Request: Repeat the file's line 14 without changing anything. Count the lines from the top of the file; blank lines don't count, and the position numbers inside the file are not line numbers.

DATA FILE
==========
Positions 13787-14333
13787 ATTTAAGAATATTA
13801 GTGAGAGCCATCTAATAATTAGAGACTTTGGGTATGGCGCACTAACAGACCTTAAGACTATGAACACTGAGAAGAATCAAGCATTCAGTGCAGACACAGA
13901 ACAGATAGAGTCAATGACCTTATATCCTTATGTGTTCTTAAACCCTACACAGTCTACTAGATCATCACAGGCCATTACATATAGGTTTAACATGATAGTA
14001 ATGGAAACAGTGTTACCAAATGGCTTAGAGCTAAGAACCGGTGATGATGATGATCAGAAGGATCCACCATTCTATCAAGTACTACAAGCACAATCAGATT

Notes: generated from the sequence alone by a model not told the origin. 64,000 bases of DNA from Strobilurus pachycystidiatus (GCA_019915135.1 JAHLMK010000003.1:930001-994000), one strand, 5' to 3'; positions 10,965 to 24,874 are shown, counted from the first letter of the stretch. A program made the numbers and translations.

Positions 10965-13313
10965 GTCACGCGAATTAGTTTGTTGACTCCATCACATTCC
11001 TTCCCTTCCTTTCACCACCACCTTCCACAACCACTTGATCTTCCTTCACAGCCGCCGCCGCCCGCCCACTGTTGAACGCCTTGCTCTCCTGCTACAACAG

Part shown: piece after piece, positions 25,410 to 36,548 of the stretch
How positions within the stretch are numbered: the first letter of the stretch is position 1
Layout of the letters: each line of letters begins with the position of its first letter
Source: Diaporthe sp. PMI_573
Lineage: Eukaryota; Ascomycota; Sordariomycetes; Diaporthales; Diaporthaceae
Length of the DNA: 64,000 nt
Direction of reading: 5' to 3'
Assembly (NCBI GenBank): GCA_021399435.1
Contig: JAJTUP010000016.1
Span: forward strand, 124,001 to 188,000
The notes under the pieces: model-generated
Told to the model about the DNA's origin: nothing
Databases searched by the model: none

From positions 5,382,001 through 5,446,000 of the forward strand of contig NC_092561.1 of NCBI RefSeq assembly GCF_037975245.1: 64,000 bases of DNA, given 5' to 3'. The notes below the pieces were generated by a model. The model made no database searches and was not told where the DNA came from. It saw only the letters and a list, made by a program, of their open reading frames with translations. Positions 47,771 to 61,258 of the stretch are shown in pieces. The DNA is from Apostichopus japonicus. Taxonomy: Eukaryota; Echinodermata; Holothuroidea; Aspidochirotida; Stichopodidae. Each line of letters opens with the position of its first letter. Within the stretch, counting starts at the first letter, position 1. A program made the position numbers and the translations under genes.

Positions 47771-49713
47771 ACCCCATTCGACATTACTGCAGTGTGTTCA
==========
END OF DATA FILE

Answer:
Lineage: Eukaryota; Ascomycota; Sordariomycetes; Diaporthales; Diaporthaceae